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Cosigning for your Child ?

November 15, 2010

I was lucky that my children were grown and almost out of college by the time this recession hit. Today is more difficult (financially) for parents to decide what they should do or not do for their kids. As kids approach adult-hood they may need something more precious than your money…your signature. Most students under 21 can’t get a credit card without an adult consigning, thanks to recent legislation. And young people without credit histories or well-paying jobs often can’t rent an apartment or borrow money without a parent’s help. If they can get loans on their own the rates are usually pretty high.

Should you cosign for your child? Only if you are prepared for the risks. The Federal Trade Commission estimates that three out of four cosigners are asked to repay loans because the primary borrower has defaulted. Here’s how to draw the line and when to sign on it..Bunch of Kids

  • Pretend You Are The Lender: You may know your child to be trust worthy, but that doesn’t mean he/she is not a default risk. Find out why he/she is required to have a consignee. Then ask the same questions the lender or landlord will: Can your kid afford this obligation? How much of his/her pay will it represent? Etc.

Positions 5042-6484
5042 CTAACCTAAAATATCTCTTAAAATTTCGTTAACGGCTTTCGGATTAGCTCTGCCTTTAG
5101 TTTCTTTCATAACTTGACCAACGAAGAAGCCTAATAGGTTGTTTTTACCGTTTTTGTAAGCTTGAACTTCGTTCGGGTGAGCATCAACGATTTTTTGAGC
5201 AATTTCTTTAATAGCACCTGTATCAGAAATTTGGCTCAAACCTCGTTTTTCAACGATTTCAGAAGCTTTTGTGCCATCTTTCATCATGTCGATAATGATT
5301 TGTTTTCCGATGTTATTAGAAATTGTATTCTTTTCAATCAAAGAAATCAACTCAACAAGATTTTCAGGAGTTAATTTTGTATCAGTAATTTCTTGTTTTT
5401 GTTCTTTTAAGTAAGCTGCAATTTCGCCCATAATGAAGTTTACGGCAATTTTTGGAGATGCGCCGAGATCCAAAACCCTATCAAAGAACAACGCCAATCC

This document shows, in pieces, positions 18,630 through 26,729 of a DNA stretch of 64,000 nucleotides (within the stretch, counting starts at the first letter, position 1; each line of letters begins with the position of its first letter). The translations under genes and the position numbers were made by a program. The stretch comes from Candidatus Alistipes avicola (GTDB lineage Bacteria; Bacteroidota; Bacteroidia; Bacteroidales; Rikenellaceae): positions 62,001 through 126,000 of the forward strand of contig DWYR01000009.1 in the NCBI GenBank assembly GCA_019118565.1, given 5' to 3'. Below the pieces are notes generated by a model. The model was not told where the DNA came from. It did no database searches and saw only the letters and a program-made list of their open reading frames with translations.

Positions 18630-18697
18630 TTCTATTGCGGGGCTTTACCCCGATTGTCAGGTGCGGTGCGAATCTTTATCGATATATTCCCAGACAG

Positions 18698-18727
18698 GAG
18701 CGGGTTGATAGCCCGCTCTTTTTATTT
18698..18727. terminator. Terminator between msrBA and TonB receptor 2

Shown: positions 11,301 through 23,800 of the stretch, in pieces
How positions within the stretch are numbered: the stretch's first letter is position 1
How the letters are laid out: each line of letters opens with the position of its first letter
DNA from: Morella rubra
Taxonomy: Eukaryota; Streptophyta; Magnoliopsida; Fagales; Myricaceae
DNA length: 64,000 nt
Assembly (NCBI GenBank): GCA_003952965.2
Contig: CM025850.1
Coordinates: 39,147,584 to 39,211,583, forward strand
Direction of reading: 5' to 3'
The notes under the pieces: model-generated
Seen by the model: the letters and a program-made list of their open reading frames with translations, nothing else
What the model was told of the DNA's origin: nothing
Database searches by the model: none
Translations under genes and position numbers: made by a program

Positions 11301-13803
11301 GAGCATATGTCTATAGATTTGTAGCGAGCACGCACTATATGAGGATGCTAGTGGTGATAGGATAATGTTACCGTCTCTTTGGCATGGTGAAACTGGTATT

• Understand The Risks: Forget the notion that you are secondary when you cosign as creditors and landlords WILL come after you if your child fails to pay the bills. So it’s best not to say yes unless you can pay the bills yourself.
  • Limit Your Exposure: If you decide to cosign, take precautions to curtail losses. Make sure the limit on the credit card stays low; on a lease get the parents of your child’s roommates to cosgin with you; if you are buying a car make sure your name is on the title so you can sell it if he /she stops making payments.

It is a big decision to cosign for your kid and in the economy that we currently have it is hard to say no. At GAI (www.gunwel.com) we can assist you in these decisions. It is always easier to tell someone that your accountant said no rather than say it yourself. We can be there for you. Call us today at 212-979-6830 or stop by for a visit. And remember, saying no doesn’t make you a bad parent. See you soon!

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